PAUL'S ACQUAINTANCE WITH ROME
Before Paul wrote the Roman epistle, he had never been in Rome (Ro 1:11, 13, 15). Yet he personally greets no less than thirty individuals there with whom he was acquainted (Ro 16:3-15). After he wrote the Roman letter, he intended to go to Jerusalem, to Rome (Ro 15:23-28) and then on to Spain (Ac 19:21). When he wrote the Roman letter he did not mention the fact that he would arrive in Rome in chains. Before he left on the trip he was arrested in Jerusalem. After that he spent time in prisons at Jerusalem and Caesarea. The journey to Rome as a prisoner stopping at different ports, boarding different ships, enduring a shipwreck and spending time on an island, took considerable time.
Chart EARLY ROMAN RULERS (A)
1. Julius Caesar, 102-44 BC, great soldier, statesman, orator, author.
2. Augustus Caesar, 31 BC-AD 14, AKA Gaius Octavius, Jesus born.
3. Tiberias Caesar, AD 14-37, AKA Tiberius Julius Caesar Augustus, Christ crucified (Lu 3:1; 20:22-25).
4. Caligula, AD 37-41, AKA "Little Boots."
5. Claudius Caesar, AD 41-54, famine, banished Jews (Ac 11:18; 18:2).
Rome had a population of over a million people.[ 1 ] Residents included Jews,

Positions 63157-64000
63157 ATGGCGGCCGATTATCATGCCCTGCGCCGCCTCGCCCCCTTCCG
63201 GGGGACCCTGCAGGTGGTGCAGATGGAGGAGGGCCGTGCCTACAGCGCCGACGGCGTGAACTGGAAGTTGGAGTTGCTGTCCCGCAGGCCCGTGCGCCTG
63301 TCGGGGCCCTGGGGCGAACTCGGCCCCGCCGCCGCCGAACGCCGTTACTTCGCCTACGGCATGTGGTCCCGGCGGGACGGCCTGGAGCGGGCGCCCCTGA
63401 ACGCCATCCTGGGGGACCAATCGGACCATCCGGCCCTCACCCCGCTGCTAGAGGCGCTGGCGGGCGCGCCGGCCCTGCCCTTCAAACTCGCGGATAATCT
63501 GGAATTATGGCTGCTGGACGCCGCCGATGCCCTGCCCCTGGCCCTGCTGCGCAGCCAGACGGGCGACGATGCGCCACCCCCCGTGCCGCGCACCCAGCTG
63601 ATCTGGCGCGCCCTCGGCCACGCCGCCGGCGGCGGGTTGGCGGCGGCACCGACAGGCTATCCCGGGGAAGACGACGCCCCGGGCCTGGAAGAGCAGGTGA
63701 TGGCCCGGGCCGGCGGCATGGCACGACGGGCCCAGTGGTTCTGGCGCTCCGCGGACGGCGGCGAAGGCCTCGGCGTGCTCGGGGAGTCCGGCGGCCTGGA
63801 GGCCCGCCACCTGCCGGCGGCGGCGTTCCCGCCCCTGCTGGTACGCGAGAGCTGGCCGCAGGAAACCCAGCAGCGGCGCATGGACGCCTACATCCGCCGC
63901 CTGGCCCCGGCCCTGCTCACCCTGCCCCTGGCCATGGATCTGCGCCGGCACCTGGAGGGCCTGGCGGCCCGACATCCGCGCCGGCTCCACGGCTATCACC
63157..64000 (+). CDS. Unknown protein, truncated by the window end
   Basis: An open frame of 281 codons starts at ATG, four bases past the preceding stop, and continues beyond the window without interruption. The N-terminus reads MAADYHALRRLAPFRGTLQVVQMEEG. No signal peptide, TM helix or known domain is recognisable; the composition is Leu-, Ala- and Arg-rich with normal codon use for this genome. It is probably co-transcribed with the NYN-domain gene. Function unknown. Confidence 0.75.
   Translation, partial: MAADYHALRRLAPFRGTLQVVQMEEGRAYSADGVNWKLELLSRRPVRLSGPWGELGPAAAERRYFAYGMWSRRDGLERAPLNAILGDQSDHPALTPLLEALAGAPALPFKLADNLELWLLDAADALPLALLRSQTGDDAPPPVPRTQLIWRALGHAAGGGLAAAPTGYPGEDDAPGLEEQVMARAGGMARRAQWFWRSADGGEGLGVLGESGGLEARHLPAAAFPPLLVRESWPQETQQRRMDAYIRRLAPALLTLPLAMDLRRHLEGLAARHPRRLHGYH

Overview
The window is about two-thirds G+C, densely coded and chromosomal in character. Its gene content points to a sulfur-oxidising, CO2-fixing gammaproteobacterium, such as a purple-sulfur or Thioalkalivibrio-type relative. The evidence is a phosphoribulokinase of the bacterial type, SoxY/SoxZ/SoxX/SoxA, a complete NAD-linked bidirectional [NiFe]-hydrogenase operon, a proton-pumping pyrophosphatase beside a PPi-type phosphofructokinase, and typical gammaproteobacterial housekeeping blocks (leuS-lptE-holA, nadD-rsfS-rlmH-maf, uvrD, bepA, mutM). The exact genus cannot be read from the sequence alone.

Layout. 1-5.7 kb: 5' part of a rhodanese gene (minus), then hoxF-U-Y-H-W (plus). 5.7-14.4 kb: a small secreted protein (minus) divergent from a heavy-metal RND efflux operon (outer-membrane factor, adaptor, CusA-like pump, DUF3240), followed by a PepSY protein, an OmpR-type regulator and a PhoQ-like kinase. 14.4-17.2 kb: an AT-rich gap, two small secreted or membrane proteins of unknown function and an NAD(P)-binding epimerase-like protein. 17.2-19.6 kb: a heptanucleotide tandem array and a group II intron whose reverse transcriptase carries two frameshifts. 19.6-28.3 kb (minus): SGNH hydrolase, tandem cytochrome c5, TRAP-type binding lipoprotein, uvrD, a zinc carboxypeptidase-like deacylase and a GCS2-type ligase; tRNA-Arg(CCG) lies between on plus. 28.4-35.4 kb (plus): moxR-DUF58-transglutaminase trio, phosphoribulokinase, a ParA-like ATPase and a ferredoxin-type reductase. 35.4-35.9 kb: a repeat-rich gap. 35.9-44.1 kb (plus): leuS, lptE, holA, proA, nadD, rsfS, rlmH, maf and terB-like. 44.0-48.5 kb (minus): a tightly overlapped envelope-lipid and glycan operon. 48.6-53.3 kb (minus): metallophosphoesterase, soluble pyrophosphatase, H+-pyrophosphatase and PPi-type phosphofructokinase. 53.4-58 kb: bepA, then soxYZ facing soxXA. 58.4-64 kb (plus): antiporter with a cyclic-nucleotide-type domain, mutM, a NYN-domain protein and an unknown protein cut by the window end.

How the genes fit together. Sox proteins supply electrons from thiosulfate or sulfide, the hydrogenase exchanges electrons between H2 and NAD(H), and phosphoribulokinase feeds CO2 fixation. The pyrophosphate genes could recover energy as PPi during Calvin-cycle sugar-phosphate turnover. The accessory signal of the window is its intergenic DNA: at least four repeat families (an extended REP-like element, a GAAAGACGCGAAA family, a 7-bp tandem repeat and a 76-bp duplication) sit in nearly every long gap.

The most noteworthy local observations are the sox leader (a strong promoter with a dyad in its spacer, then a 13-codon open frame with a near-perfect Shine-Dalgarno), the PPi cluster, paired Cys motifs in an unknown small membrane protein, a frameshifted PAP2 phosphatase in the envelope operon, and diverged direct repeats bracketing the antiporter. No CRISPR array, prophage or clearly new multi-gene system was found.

Greeks, and immigrants from various places and many slaves. Although Claudius
once gave the Jews religious freedom,[ 2 ] he later banished them from Rome in AD
49. Priscilla and Aquila were among those who were banished (Ac 18:2). After
the ban was relaxed some Jews went back (Ro 16:3).
1. In house of Prisca and Aquila (Ro 16:3-5).
2. Asyncritus, Phlegon, Hermes, Patrobas, Hermas and the brethren WHO are with them (Ro 16:14).
3. Those with Philogogus and Julia, Nereus and
his sister and Olympas (Ro 16:15).
The Roman letter seems to have been written during Paul's third visit to Corinth.
He mentions Gaius his host and city treasurer Erastus (Ro 16:23). If this
assumption is correct, the letter was written during the winter of AD 56, plus or
minus a year or so.
The church of Christ in Rome became very large.
In the Catacombs, ten generations of Christians are buried. It is difficult to